November - Water roses if they need it, preferably in the morning before it get too warm and make sure you water at the base and not on the leaves as this can lead to disease to sit on the leaves such as mildew.  If you need to add more mulch do so.  This is a time that you can get an aphid infestation.  You can give them a good blast with your hose to wash them off just be a little careful how you do this and support the buds with the hand you are not using for the hose.  This also helps to deter spider mites who loves dry conditions.  Soapy water or a garlic spray or neem oil can be used to get rid of them.  Please be aware that if you use insecticide this will also kill off any beneficial insects such as Hover flies and Ladybirds which happily feed on aphids and it will also deter any birds that feed on the aphids so depleting natural life within the garden.




December - Time to sit back and smell the roses!  Enjoy all your hard work and pick those beautiful blooms and bring some indoors to pop into a vase!  Plenty of deadheading to be done which will help bring on more buds and blooms.  Apply liquid fertiliser/tea every two weeks.  Seaweed or fish based sprays are good and those pesky aphids don’t like them!  Make sure the soil is not drying out which it can easily do at this time of year, remember water at the base of the rose not spray on the foliage.  It’s a good time to feed with blood and bone or sheep pellets, check your mulch and top up if needed as this will help keep the moisture in but remember to keep the mulch away from the stem to avoid collar rot. (Collar rot is caused by the fungal pathogen, which thrives in damp conditions where organic matter on the soil surface is allowed to contact the stem).  Also a good time to had a good sprinkling of potash which will encourage more blooms.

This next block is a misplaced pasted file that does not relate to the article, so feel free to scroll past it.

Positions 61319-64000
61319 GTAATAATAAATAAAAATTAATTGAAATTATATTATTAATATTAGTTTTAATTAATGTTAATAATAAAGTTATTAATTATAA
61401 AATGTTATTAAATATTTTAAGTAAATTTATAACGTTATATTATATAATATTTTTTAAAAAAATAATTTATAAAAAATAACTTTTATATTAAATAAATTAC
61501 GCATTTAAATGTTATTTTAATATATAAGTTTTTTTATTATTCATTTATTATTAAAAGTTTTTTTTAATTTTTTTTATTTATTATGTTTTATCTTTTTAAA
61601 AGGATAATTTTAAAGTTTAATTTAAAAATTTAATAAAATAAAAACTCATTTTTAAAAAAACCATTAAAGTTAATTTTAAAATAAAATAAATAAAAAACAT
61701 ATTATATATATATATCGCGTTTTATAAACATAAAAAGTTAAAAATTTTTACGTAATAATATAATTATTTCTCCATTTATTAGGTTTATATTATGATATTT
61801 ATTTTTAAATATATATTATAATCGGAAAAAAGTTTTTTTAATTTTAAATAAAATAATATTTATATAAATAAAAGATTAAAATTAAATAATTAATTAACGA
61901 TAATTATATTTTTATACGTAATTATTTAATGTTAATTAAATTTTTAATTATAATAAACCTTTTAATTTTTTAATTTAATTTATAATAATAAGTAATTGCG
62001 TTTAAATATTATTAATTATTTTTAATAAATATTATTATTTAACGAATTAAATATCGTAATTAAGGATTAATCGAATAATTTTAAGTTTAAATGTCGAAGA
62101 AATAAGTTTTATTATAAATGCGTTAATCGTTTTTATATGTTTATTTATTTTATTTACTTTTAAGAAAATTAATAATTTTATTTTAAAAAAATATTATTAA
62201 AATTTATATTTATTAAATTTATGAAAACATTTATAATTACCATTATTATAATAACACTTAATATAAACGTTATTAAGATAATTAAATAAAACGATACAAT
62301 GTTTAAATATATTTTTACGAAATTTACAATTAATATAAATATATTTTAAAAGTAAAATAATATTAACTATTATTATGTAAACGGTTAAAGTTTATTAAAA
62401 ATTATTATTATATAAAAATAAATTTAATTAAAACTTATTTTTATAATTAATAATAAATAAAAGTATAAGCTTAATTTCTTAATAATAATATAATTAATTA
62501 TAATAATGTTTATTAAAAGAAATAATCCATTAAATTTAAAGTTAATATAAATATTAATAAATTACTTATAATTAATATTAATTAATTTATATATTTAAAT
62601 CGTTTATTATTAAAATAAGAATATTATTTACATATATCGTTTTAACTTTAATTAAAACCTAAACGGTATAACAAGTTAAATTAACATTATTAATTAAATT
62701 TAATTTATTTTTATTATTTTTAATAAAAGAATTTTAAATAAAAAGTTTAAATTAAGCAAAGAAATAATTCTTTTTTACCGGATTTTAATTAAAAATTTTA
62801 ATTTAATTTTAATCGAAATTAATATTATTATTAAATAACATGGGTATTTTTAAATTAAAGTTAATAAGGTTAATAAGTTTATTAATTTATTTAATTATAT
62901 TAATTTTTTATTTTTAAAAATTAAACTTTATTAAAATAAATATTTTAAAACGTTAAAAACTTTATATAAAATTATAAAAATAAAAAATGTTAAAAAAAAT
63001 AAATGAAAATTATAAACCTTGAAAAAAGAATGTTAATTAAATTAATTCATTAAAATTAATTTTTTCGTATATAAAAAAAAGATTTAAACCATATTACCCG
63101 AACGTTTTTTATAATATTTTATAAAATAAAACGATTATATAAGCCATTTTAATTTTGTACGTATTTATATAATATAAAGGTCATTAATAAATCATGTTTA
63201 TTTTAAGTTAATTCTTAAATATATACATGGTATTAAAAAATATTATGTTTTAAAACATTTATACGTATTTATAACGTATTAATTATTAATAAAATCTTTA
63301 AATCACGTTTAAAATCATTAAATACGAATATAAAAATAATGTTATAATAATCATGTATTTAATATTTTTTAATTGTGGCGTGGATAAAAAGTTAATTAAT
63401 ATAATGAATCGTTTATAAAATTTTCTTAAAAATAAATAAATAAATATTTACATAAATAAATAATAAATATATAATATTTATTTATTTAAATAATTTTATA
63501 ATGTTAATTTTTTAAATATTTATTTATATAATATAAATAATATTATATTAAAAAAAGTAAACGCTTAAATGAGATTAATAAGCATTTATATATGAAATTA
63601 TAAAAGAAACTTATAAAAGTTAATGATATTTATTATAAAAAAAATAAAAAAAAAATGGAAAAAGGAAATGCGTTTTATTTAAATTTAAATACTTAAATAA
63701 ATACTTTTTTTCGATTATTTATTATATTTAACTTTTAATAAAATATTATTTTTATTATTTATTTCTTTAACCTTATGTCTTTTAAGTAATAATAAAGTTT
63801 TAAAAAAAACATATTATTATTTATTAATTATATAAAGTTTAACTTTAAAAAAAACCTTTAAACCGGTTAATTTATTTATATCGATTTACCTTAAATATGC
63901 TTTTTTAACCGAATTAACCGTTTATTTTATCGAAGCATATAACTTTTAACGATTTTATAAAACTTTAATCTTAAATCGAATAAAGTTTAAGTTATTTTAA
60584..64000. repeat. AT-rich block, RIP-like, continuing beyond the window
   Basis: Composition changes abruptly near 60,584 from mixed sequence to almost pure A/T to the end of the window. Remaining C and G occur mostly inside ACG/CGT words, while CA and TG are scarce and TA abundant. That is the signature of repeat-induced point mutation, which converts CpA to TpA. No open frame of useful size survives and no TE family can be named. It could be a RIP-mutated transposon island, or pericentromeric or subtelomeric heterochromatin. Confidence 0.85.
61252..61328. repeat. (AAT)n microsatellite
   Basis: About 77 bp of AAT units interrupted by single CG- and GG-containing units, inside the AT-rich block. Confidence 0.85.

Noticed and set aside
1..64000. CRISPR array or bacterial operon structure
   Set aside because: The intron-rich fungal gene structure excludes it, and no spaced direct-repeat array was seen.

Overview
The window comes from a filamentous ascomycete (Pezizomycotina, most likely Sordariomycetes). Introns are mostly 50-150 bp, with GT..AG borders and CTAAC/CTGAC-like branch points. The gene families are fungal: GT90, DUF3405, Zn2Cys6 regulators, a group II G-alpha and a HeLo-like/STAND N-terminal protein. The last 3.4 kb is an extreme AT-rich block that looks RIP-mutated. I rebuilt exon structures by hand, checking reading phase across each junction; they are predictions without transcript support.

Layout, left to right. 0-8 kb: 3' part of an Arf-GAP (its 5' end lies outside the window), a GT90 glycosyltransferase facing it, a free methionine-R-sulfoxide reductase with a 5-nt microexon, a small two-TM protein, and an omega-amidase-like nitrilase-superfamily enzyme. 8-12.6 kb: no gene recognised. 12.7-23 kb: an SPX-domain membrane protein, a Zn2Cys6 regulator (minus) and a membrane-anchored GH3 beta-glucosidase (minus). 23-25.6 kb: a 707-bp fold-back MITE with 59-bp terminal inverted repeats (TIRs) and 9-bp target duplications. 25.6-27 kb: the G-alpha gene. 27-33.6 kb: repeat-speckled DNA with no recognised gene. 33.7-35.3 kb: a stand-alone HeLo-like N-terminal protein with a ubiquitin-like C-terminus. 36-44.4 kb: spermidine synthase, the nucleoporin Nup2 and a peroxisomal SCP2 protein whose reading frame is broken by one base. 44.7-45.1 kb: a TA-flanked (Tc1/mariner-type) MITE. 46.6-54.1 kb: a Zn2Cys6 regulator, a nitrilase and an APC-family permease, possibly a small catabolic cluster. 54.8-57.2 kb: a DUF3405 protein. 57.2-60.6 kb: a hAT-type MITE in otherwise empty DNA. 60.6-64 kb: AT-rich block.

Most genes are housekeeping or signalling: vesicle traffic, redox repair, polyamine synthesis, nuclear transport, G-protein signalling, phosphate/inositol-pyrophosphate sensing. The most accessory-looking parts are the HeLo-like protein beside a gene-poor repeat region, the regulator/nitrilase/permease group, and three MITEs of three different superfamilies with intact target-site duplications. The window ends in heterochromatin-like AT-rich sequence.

January - Keep the watering up, remember at the roots only not the foliage!  Two to three deep watering is better than a quick sprinkle which only encourages the fibrous roots to the surface which you don’t want.  Keep deadheading and once the flowers have finished prune back about 10-15cm just above a leaf and where the stem is reasonably thick.  This will encourage new growth and more flowering.  Keep feeding liquid tea every week.


February - Keep deadheading and watering.  If the roots dry out this makes the roses susceptible to mildew along with wet leaves.  Best to water in the morning, if you water at night water can stay on the leaves.  When you get hot and humid conditions this can bring on fungal disease such as black spot and mildew.  Spray with natural sprays.  Mildew spray - 1 tsp washing up liquid, 1 tsp of baking soda and 1tsp of fish fertiliser if you have mixed together with 2ltr of water.  For blackspot try a mix of 50% milk and 50% water.




March - Growth and flowers are coming to an end.  Just keep them mulched and only water when necessary.  Time to slow down and take it easy for both you and the roses!  No need to dead head any more.  By not dead heading you will send signs to the rose that they need to go into a dormant period.  Leave them unpruned and enjoy the hips.  No more feeding now, time for the roses to rest.  


April - This is the time of year you can take cuttings.  Take more cuttings than you need as success rate can vary and make sure you label you cuttings.  Add more potash as this will help strengthen the canes and enhance flowering come summer.  If you want you can have a light cut back of spindly stems and also deadhead.    This is also a good time of year to thing about preparing new beds or making space for new roses.


May - Time to prepare the roses for winter.  Give them a good mulch at the base remembering not to having it touching the stem.  If you have found that your roses have grown more than you thought, this is a good time to move them.  Roses need good space around them for airflow, if they are too close together this can make them susceptible to fungal diseases.  If you are going to move your rose, you need to prune them back, roughly two thirds and dig them out carefully and you can trim back any long fibrous roots and plant them into your prepared area, watering them in well.